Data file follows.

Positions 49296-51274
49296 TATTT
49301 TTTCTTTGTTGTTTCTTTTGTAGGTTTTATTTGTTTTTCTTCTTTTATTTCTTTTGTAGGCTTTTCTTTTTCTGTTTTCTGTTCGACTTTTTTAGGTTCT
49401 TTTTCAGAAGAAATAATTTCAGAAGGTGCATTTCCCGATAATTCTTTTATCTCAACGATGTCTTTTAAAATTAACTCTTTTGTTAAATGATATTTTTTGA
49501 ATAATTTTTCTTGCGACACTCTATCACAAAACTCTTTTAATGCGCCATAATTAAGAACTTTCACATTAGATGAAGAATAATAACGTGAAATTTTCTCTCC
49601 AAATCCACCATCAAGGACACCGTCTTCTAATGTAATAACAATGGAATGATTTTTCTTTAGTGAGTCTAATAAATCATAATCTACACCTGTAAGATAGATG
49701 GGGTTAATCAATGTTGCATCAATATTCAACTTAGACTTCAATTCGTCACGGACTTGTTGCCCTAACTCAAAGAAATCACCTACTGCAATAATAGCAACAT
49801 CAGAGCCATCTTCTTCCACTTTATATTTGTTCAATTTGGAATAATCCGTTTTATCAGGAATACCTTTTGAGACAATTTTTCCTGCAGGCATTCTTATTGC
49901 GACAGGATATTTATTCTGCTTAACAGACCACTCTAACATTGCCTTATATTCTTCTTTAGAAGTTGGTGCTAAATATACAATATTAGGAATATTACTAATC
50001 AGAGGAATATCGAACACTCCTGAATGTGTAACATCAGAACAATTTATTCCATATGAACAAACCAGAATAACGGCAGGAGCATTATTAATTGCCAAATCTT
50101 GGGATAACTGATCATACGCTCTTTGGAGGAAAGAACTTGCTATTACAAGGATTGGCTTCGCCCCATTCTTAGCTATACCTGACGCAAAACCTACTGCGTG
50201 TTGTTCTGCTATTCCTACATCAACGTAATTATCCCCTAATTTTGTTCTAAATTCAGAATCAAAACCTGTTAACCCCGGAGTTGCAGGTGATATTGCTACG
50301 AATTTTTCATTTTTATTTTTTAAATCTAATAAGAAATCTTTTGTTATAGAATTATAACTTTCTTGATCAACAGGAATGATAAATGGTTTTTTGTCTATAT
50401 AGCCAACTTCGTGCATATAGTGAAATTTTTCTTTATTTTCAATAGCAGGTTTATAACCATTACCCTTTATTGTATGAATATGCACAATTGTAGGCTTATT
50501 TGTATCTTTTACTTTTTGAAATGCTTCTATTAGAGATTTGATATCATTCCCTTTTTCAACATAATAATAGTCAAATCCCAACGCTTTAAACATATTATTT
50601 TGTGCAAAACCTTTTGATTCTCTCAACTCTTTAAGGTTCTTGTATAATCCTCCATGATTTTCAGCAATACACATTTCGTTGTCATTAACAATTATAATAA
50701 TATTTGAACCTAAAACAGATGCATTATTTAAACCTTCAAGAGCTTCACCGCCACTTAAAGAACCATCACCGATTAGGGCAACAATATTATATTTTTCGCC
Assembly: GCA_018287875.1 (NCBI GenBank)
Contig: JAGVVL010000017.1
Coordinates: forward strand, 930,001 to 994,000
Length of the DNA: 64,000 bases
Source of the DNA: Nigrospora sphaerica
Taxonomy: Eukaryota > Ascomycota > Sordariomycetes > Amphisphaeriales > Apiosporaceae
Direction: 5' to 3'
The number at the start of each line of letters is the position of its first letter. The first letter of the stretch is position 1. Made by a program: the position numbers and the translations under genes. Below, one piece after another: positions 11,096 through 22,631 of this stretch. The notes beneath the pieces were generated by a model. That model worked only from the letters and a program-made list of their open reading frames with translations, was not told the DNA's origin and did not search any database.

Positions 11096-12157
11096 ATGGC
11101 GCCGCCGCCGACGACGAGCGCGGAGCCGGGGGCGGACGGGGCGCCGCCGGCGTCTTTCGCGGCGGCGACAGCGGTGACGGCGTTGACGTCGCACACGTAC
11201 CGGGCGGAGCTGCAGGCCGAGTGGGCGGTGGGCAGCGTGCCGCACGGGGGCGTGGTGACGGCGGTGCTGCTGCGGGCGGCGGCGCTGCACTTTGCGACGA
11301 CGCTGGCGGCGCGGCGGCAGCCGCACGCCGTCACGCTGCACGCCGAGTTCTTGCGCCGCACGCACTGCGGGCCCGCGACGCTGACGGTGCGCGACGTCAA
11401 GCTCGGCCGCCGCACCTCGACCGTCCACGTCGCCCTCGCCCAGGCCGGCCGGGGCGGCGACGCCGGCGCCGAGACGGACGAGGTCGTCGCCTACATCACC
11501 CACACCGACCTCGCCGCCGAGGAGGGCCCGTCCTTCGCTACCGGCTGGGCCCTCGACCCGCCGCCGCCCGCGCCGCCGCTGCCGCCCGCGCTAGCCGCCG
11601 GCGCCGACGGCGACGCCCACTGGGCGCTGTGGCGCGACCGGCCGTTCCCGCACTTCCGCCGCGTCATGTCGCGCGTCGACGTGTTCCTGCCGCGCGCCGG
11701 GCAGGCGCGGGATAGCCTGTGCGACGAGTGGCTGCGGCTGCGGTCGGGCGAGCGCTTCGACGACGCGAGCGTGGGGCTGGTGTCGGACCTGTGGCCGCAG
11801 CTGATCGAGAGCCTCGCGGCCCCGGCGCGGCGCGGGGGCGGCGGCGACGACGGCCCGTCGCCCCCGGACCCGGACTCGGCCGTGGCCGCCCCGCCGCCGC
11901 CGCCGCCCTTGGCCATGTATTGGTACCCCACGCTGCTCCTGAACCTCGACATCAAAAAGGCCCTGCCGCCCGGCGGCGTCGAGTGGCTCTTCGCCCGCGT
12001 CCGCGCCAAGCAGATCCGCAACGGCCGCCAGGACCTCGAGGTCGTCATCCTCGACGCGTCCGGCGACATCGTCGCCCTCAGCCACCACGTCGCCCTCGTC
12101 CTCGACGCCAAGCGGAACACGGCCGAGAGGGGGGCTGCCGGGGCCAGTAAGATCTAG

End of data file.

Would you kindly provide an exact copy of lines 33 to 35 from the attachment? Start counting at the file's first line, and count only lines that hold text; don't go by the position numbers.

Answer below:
11601 GCGCCGACGGCGACGCCCACTGGGCGCTGTGGCGCGACCGGCCGTTCCCGCACTTCCGCCGCGTCATGTCGCGCGTCGACGTGTTCCTGCCGCGCGCCGG
11701 GCAGGCGCGGGATAGCCTGTGCGACGAGTGGCTGCGGCTGCGGTCGGGCGAGCGCTTCGACGACGCGAGCGTGGGGCTGGTGTCGGACCTGTGGCCGCAG
11801 CTGATCGAGAGCCTCGCGGCCCCGGCGCGGCGCGGGGGCGGCGGCGACGACGGCCCGTCGCCCCCGGACCCGGACTCGGCCGTGGCCGCCCCGCCGCCGC